My lab focuses on understanding how in different conditions, an animal's neural muscular circuitry modifies the intensity of goal-oriented behaviors. For simple animals, innate behaviors are directed toward satiating a physiological need, such as acquiring water and nutrition, migrating toward an optimal temperature clime, resting, and reproduction. These activities can be generalized as motivated behaviors, and the intensity of performance can be described as the behavioral drive. The drive's magnitude depends on how a neural muscular circuit's excitability threshold responds to various stimuli strengths. In turn, these thresholds are adjusted by the animal's physiological state.
Caenorhabditis elegans male mating behavior has features that allow dissection of a complex goal-oriented behavior. The adult male contains 89 gender-specific neurons and 41 gender-specific muscles that regulate sex. Their electrical and chemical connectivities are known and have been experimentally correlated with specific motor outputs used in mating. Under optimal conditions, a male moves toward a hermaphrodite. After his sensory-laden tail contacts his mate, he ceases forward locomotion, presses his body against her, and crawls backwards, scanning for her vulva. The hermaphrodite is not receptive to mating and will attempt to dislodge him. Contact between the vulva and his cloacal sensilla signals the male to attempt breaching the vulval slit with his copulatory spicules. When the male inserts his spicules, his body seizes and he ejaculates into his mate. Afterwards, he withdraws his spicules and sluggishly crawls away; after 10 minutes, he will mate again (Figure 1).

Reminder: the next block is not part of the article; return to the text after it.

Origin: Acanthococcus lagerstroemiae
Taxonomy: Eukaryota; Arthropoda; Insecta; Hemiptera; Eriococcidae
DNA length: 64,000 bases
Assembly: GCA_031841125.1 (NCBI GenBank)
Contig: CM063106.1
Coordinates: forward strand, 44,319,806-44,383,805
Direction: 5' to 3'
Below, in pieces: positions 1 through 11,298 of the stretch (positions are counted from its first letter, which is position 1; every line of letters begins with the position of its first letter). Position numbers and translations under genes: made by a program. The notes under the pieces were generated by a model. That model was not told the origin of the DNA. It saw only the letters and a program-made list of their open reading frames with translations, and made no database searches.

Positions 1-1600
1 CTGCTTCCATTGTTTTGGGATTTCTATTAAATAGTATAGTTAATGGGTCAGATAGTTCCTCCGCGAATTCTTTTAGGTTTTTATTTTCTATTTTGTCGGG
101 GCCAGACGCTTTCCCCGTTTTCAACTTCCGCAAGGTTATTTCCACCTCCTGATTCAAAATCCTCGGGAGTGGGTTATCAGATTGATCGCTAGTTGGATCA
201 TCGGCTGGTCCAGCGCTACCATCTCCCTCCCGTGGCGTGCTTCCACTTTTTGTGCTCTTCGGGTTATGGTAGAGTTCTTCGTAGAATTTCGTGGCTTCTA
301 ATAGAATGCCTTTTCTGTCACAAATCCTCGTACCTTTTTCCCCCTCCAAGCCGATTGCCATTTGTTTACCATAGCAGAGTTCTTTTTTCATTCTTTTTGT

One question we are addressing concerns how mating circuit outputs are reduced when the male is food-stressed. If the male is removed from diffusible and volatile food-related chemicals, the AWC head sensory neurons increase in activity. This increase results in the secretion of signals from downstream neurons. The daf-2-encoded insulin-like receptor tyrosine kinase, located in the male genital circuits, likely responds to some of these humoral signals and functions genetically upstream of the plc-3-encoded phospholipase C gamma,unc-43-encoded calcium-activated CaMKII kinase, and the egl-2-encoded voltage-gated EAG K+ channel. We found that physical interactions between CaMKII and the EAG K+ channel act in conjunction with the unc-103-encoded ERG voltage-gated K+ channel and the slo-1-encoded Ca2+ sensitive voltage-gated Big Current K+channel to hyperpolarize the male genital muscles, making them less responsive to stimulation under food-stressful conditions (Figure 2).